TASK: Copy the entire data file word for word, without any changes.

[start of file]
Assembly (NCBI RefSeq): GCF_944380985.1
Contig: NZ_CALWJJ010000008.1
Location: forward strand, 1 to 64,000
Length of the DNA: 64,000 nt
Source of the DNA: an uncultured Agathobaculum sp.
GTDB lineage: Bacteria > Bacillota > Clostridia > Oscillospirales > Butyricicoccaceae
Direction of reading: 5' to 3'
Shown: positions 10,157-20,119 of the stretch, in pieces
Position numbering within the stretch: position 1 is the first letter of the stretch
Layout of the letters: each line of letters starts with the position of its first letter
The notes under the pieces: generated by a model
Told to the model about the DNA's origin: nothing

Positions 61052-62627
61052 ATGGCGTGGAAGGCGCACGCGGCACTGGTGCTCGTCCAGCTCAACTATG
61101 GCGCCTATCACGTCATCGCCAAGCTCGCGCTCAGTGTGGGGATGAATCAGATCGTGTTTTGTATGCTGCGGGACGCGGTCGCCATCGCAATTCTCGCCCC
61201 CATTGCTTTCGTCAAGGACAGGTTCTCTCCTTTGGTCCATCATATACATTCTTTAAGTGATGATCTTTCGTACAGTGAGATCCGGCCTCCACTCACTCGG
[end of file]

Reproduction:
Assembly (NCBI RefSeq): GCF_944380985.1
Contig: NZ_CALWJJ010000008.1
Location: forward strand, 1 to 64,000
Length of the DNA: 64,000 nt
Source of the DNA: an uncultured Agathobaculum sp.
GTDB lineage: Bacteria > Bacillota > Clostridia > Oscillospirales > Butyricicoccaceae
Direction of reading: 5' to 3'
Shown: positions 10,157-20,119 of the stretch, in pieces
Position numbering within the stretch: position 1 is the first letter of the stretch
Layout of the letters: each line of letters starts with the position of its first letter
The notes under the pieces: generated by a model
Told to the model about the DNA's origin: nothing

Positions 61052-62627
61052 ATGGCGTGGAAGGCGCACGCGGCACTGGTGCTCGTCCAGCTCAACTATG
61101 GCGCCTATCACGTCATCGCCAAGCTCGCGCTCAGTGTGGGGATGAATCAGATCGTGTTTTGTATGCTGCGGGACGCGGTCGCCATCGCAATTCTCGCCCC
61201 CATTGCTTTCGTCAAGGACAGGTTCTCTCCTTTGGTCCATCATATACATTCTTTAAGTGATGATCTTTCGTACAGTGAGATCCGGCCTCCACTCACTCGG